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They wrap their brain around excellence

Mohamed Imranullah S.
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SECOND TO NONE:Three mentally challenged students, who had excelled in the standard X examination with their parents and teachers at Teddy School at Thirumangalam near Madurai on Friday. —Photo: K. Ganesan
SECOND TO NONE:Three mentally challenged students, who had excelled in the standard X examination with their parents and teachers at Teddy School at Thirumangalam near Madurai on Friday. —Photo: K. Ganesan

: K. Vaishnavi, a mentally challenged student of Teddy School at Tirumangalam near here, has scored 93 marks in Mathematics, 89 in Science, 80 in Sociology and 72 in Tamil in her standard X examinations.

The phenomenal achievement has come despite her suffering from multiple disabilities, such as low vision, hearing impairment and other physical ailments.

Daughter of a goldsmith, the girl has braved several odds, including official apathy, to excel.

The Education Department officials had denied her exemption from appearing for a subject (English) on the sole ground that she was provided with a scribe to write the examinations. The girl has now filed a case in the Madras High Court Bench here which is pending adjudication.

Ms. Vaishnavi is not the lone achiever from the school as she was joined by two more mentally challenged children _ M. Gurunathan and V. Vignesh _ who passed with 256 and 229 marks respectively out of 400.

They were exempted from writing English subject alone because they wrote the other subjects such as Mathematics and Science on their own.

“It is a matter of grave concern that the government does not recognise the ability of mentally challenged children to write tenth standard examinations. There is no Government Order authorising them to take the examination. We are forced to seek concessions such as using a scribe, one-hour extra time and exemption from writing one subject by portraying them as children suffering from learning disabilities like dyslexia. Dealing with government officials, who are completely insensitive to the special needs of these children, is a very challenging task,” says R. Uma, Educational Consultant of Teddy School.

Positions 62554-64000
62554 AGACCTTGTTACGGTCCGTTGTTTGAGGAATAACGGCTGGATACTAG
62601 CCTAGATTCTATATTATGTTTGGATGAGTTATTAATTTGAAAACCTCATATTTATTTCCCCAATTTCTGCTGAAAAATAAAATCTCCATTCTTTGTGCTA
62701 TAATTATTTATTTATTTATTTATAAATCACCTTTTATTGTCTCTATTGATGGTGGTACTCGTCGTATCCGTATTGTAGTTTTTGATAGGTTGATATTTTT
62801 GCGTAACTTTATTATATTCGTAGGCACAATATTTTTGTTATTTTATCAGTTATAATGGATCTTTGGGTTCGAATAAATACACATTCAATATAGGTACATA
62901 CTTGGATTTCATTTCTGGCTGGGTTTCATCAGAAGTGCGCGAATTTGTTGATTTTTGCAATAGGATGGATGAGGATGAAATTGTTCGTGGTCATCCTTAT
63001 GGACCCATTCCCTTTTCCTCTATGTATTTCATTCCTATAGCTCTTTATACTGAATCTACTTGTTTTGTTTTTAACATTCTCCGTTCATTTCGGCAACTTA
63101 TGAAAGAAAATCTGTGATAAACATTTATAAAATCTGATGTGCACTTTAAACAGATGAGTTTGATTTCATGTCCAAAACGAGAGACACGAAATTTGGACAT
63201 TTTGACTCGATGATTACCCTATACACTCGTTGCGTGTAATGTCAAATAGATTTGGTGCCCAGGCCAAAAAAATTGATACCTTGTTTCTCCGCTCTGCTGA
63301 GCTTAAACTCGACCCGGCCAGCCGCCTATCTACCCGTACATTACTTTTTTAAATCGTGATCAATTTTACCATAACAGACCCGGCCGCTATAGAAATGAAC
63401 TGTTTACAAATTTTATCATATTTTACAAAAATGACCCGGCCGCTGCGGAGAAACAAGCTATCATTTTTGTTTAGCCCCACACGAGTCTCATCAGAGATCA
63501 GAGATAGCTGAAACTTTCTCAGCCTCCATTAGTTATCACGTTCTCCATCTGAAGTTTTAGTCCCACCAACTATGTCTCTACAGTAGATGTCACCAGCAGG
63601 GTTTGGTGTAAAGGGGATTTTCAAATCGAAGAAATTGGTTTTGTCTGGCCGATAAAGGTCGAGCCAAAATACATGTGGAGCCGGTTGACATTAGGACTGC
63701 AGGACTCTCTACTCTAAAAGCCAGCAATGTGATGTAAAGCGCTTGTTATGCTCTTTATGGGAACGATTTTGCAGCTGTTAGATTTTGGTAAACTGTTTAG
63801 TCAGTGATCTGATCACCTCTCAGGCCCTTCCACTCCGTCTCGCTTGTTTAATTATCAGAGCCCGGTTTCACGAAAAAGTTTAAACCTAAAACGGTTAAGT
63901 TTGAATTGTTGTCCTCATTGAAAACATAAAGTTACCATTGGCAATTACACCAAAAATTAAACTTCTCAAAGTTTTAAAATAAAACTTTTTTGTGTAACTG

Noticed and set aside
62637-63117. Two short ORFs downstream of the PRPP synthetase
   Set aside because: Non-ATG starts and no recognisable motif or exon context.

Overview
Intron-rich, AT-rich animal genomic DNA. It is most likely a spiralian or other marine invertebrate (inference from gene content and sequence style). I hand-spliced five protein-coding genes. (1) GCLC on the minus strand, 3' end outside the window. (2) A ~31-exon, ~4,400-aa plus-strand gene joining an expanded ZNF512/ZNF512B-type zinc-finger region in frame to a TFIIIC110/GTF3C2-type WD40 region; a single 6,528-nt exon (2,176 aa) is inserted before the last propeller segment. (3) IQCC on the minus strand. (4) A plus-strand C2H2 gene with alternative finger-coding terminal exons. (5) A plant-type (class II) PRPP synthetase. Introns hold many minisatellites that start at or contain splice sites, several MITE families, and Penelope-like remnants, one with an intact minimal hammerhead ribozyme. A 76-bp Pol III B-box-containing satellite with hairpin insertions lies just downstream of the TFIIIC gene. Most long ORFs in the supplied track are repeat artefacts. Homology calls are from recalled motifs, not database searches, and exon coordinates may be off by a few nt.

She fervently hopes that the new Government led by Chief Minister J. Jayalalithaa would look into the issue and do the needful.

S.M. Shameem, the project coordinator of the school, says the institution believes in inclusion method where children with cerebral palsy, autism and other mental illnesses are integrated with children studying in the mainstream schools.

“We have a mainstream school as well as a special school in the same campus and so it becomes easier to integrate them. The credit for the achievements of these three children must also go to their teacher M. Pandilakshmi,” she adds.

Of the three, Vignesh, an outspoken boy who always sports a smile on his face, says he wants to become a train guard.

“He is fascinated by trains all the time and insists that his friends too join him in the Railways,” says Ms. Shameem.

On the contrary, Gurunathan is very reserved. Only tears roll down his eyes when someone asks him what he wants to be in life.

Born in a very poor family, he is the first person to be educated up to Standard Ten. His father, a construction labourer and mother, a housewife, did not even turn up to the school on Friday to check his marks and celebrate his success. “His parents do not show much interest in him because they have two more children. It is only we, the teachers, who encourage him constantly,” Ms. Shameem says.

Mentally challenged students of Teddy School, Tirumangalam too overpower official apathy to score success

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